Students View from the Kitchen at ENTCS – Part 1

Edinburgh New Town Cookery School running chef course Scotland

Recently I asked one of our students, Sally Gardner, if she would write a two part blog on her experience of the first half of the term. This is part one and Sally has promised to send me part two after she has completed the course.

Here is Sally’s view from the kitchen:

Wow! Well I can’t say it’s what I really expected from the first few weeks of my cookery course at the Edinburgh New Town Cookery School! I seriously underestimated the challenges I would face: excitement, exhaustion, success, disappointment, relief…none of us had any idea what truly lay in store. I think we all thought there would be more of a gentle jogging start to get into the pace and routine, but we were wrong; we hit the ground at a full sprint!

Looking back on that first week, the main task we had to master was writing our daily Time Plans. Whilst it seemed rather overwhelming and a lot of work to do at the start, especially when you were feeling shattered and exhausted with all the new experiences, it has become such a vital crutch for each practical cooking session. A successful Time Plan must be clear and easy to follow, when in the heat of the kitchen. You need to have a realistic appreciation of how long tasks are going to take you, not forget about the time it takes to weigh out and collect all your ingredients, as well as chop, slice and dice. You must ensure you have read thoroughly and digested the method from the recipe, highlighting potential areas for mistake, yet not write so much down that you get lost in reading it, when you really need to focus on the cooking. Because you have to conceptualise the process by reading the recipe in detail, it’s almost as though you’ve cooked it before, which means you can concentrate on trying to get the right result rather than worrying about the ‘how’, when you’re in the throes of juggling the various dishes for the day. There is no definitive ‘one way’ of doing it, but I know that even at this stage, halfway through the course, I’m still making changes and adapting my time plans to be more effective; I’d like to think that’s because I am getting more confident and capable in the kitchen; therefore, able to be more discerning about what to include and also more reflective about my potential pitfalls, so ensuring I account for that in my time plans.

Another challenge of the first few weeks of the course was the pace of each cooking session and the frustration with not being able to produce ‘perfect’ dishes because of the time constraints. I’d like to think I’m not naïve, but I hadn’t quite prepared myself for how much had to be achieved in each session. I’ve always been somewhat pedantic in my approach to tasks, so have never been the fastest, but I hadn’t fully grasped the pressure we’d be under to get all the dishes ready for ‘service’ time. Similarly in the Demonstrations (‘Dems’), you begin to fully appreciate the skill of the teachers and how easily they manage the many dishes, all whilst teaching and giving us tips. After a few occasions of trying to recreate the dishes in our practical cooking sessions, you realise that what looks easy when they do it in the Dem, is often not quite as straight-forward as it appeared; as a result, you quickly learn to absorb as much as possible, scribbling notes all over the recipes to help you when you have to produce the dish. Dems are an opportunity to see how it should be done, ask questions, get ideas for presentation of the dish, and the most important part…you get to taste it!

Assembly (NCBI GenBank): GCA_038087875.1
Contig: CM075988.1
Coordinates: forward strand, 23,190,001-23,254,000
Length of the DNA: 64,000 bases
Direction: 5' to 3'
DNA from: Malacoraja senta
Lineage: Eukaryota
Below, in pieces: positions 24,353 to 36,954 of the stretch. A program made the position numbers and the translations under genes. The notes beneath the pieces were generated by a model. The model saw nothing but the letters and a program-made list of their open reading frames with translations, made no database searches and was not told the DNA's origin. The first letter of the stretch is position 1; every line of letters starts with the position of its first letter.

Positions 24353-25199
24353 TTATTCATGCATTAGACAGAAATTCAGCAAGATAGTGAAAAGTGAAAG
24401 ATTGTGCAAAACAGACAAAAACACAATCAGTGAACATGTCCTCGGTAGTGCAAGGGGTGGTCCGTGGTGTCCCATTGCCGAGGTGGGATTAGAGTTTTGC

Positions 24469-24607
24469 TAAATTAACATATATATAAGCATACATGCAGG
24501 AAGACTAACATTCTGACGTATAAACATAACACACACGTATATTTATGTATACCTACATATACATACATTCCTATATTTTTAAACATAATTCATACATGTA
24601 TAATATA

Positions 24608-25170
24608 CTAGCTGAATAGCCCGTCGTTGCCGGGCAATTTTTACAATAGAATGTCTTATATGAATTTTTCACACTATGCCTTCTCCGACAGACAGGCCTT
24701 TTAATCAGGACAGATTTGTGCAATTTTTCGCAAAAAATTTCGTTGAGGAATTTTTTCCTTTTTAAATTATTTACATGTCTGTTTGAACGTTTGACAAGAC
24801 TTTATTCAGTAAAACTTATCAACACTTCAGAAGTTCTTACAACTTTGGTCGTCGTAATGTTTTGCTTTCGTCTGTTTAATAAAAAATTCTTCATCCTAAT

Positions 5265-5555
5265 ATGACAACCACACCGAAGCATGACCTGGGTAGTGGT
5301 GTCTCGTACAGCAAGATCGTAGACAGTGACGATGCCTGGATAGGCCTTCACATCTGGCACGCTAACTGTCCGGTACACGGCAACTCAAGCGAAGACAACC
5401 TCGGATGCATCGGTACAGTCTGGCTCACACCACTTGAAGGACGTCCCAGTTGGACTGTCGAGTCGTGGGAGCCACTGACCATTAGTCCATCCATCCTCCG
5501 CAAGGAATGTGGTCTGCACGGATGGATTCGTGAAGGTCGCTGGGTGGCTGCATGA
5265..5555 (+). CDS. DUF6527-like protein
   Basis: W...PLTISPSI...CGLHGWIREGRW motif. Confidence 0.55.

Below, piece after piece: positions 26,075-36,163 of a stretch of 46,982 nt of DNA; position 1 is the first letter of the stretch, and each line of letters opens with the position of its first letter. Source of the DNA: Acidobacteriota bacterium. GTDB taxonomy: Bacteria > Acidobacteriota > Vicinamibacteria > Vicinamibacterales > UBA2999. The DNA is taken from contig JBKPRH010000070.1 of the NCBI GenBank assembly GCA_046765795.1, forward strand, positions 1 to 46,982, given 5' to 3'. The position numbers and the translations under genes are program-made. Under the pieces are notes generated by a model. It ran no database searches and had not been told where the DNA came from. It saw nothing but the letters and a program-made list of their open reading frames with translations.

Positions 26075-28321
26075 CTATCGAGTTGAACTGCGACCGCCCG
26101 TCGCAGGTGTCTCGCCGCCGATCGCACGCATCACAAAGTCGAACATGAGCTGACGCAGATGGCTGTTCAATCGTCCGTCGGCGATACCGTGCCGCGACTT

Even though I have always loved cooking and believed I was a relatively competent home cook, it came as a bit of a shock that I was having to produce several quite advanced dishes all in the space of two and a half hours (on average) and get them ready all at the same time, rather than pottering around my own kitchen with the radio on, before sitting down to enjoy the meal with friends. However, just like anything in life, it’s amazing how quickly you start to adapt and find ways to succeed; in fact, I’d say that the feeling of triumph when you can call ‘SERVICE’ at the correct time is right up there! Hopefully, by the end of the final half term, the triumphs will come from more substantial successes, but for now, I’ll take them where I can!

Sally Gardner – 3 Month Intermediate Certificate Student March 2015

canapes   Sushi                                      


cured salmon